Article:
More reusing is necessary because the future is circular
Part of a series of business columns in Danish newspaper Fyens Stiftstidende
Author: Camilla Haustrup Hermansen, Director of Business Development
Every time we throw waste in the bin, valuable resources get lost. Therefore, it goes without saying that the best thing to do is to completely avoid creating waste – which is easy to say, but hard to live by. Especially with the lifestyle most of us benefit from in Denmark.
In companies, waste is typically regarded as a problem or an expense. But here, waste can also turn out to be a valuable resource that can recycled. The challenge is that we have grown accustomed to the linear economic model, where the production of an item usually starts with the extraction of new resources. The raw material is processed into a product which is used or consumed and its lifetime then ends as unwanted waste. Seemingly, the model has worked impeccably over several generations – at least until now where so much pressure is put on the Earth’s resources that we have to find new models for our consumption and production.
Whether we want it or not, we are facing a paradigm shift in our basic views and thoughts about waste, materials and production. Analyses show that if everyone lived the way Danes do today, it would require resources equivalent to four Earths. Unbelievable – four Earths! Plainly, our consumption creates an overlay of the Earth’s resources, and this sets the warning bells ringing. It is simply not realistic to think that we can continue without changing the throwaway culture as we know it day.
Thankfully, there is another, more sustainable economic model that will require a major, societal transition. Circular economy is the name of the sustainable alternative to the linear economy. It is another way of thinking production and consumption, and it is both commercial and environmentally sustainable. In an ideal world, this model creates no waste.
In circular thinking, keeping valuable materials and products in the economic circuit as long as possible has the highest priority. Therefore, a more circular economy is not only about recycling waste, but it is also about waste prevention through for instance reuse, repairs and generally speaking an extended lifetime for products. This places new demands on all parties who are in contact with the products. For instance, it places demands on companies to sharpen their focus on designing solutions that can last longer, that only contain components which can be separated easily after use and consist of materials that can be identified, sorted and thus recycled easily.
However, the goal should never just be recycling to begin with. As such, there is a value hierarchy that forces the parties to investigate distinct business models, before the solution is set to recycling the materials. First and foremost, a complete prevention of waste creation must be pursued. If this is not possible, the aim should be creating a model for reuse. Reusing means that the products are used for the same purpose again. Examples are refilling an emptied water bottle, or passing on clothes that do not fit anymore to people who may benefit from them. The term recycling is used for the treatment of products in a way that makes it possible to create new raw materials from them. Aluminium and metal are two examples of materials which are melted down to become new metal afterwards. Thus, recycling takes place at the material stage while reusing takes place on the product stage. Some types of waste cannot be recycled and are instead sent to incineration. Here, the energy which is obtained from the waste is utilised for electricity and district heating. Nevertheless, incineration should be categorised as the end station for waste that can neither be reused nor recycled.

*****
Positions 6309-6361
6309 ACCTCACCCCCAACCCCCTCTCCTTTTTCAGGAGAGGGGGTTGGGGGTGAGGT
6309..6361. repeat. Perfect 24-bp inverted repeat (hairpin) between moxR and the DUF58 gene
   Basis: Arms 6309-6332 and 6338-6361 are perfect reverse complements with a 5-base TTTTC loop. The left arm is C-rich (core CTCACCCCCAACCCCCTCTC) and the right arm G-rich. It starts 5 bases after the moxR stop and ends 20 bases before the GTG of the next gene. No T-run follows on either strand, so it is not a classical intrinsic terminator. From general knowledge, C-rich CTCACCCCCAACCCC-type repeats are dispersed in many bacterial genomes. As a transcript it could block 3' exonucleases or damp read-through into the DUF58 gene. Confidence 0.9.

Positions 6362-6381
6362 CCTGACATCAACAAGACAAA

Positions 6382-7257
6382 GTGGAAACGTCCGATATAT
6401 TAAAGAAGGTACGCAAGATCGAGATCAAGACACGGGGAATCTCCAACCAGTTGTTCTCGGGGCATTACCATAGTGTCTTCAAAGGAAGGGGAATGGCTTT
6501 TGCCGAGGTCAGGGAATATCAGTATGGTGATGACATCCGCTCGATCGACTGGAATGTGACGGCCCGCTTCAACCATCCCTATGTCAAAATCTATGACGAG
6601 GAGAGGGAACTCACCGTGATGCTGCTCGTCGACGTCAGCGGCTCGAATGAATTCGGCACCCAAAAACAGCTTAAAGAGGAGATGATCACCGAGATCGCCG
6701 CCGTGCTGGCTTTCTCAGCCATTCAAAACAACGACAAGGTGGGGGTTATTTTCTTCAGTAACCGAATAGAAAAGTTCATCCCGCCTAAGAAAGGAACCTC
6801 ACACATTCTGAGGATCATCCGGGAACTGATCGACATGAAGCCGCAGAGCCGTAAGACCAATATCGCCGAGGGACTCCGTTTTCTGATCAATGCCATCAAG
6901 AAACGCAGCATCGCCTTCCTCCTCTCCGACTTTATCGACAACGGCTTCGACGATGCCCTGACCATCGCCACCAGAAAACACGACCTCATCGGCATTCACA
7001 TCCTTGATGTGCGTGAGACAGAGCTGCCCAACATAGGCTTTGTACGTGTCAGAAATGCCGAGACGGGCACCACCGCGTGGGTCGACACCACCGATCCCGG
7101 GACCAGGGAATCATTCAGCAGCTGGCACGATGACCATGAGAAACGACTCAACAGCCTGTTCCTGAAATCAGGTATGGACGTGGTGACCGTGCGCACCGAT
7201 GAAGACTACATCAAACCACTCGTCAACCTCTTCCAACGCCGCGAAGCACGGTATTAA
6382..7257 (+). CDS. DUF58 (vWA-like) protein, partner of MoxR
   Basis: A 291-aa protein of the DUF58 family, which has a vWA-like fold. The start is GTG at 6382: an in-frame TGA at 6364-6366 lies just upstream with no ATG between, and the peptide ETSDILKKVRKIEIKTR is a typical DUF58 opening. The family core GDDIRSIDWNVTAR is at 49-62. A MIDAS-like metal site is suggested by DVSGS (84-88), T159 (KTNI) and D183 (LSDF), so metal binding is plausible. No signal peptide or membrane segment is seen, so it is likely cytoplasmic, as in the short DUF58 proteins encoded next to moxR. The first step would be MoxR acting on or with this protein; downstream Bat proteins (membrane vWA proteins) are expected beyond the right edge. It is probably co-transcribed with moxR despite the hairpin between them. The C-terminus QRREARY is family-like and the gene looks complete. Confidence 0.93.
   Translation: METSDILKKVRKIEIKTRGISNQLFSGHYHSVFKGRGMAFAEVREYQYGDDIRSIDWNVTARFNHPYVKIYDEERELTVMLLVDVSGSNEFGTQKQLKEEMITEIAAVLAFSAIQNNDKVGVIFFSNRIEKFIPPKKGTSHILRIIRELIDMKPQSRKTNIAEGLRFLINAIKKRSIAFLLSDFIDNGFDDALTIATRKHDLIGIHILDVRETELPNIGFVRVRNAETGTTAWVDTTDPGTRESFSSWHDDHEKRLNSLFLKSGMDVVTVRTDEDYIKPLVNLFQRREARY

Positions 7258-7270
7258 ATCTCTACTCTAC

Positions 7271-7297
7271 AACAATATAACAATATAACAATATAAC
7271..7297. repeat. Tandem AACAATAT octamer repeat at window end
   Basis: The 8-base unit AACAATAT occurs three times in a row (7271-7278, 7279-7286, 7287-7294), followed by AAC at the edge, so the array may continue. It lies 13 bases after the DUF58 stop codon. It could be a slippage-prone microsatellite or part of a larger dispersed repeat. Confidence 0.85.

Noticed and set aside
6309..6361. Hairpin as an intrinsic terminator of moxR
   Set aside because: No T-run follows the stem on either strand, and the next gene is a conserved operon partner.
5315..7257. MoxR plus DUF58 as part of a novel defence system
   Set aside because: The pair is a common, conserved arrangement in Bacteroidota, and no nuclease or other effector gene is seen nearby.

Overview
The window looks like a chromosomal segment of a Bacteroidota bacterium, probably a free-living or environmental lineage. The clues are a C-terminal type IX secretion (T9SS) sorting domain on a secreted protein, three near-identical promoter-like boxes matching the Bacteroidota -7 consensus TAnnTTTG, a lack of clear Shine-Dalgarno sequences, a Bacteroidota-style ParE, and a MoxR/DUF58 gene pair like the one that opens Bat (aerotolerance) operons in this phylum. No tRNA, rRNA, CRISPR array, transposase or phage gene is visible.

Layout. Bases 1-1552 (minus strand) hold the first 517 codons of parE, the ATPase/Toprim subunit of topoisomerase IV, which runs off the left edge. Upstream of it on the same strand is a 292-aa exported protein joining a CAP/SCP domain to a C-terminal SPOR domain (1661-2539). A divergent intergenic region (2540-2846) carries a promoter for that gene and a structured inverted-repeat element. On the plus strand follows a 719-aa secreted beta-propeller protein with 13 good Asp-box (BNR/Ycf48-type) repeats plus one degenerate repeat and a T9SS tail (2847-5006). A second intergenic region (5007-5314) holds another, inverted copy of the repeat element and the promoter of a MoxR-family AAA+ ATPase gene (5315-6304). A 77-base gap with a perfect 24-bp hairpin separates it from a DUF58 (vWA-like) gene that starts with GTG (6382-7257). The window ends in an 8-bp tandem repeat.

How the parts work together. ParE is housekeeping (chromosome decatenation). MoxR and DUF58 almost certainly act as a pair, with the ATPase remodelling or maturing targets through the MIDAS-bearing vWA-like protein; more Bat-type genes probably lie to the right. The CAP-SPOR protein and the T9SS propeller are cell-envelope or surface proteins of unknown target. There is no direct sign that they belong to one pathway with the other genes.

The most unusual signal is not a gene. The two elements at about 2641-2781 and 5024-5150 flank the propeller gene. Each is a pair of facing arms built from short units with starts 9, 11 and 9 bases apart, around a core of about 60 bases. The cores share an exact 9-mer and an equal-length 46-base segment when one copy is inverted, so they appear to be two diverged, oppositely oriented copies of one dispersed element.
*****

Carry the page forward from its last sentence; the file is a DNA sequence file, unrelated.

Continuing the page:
The good news is that fixed political targets have been attached to the recycling of waste. EU directives dictate that the recycling of resources from all types of packaging should be increased to 65% in 2025 and 70% in 2030 respectively. At the same time, specific targets have been set for the recycling of material types which are used for packaging. Thus, both Denmark and the rest of Europe work with concrete goals to create a more circular economy. A year ago, the Ministry of Environment and Food and the Ministry of Industry, Business and Financial Affairs launched Denmark’s strategy for a circular economy under the title “More value and better environment through design, consumption and recycling”. The objective was to promote the recycling of resources and the creation of new business models in companies.
In other words, the way we design, produce, use, distribute and dispose of products has a great impact on our economy, society, climate and environment. Denmark is facing a wide-scale transition into a circular economy. To do more with less is no longer just a business decision. It is a legal obligation – and the framework is in place.
The future is circular. Now, let us get started with the process of investigating and testing new, sustainable business models that can ensure a more responsible consumption, so that we do not continue to waste valuable resources – because that is simply unbearable.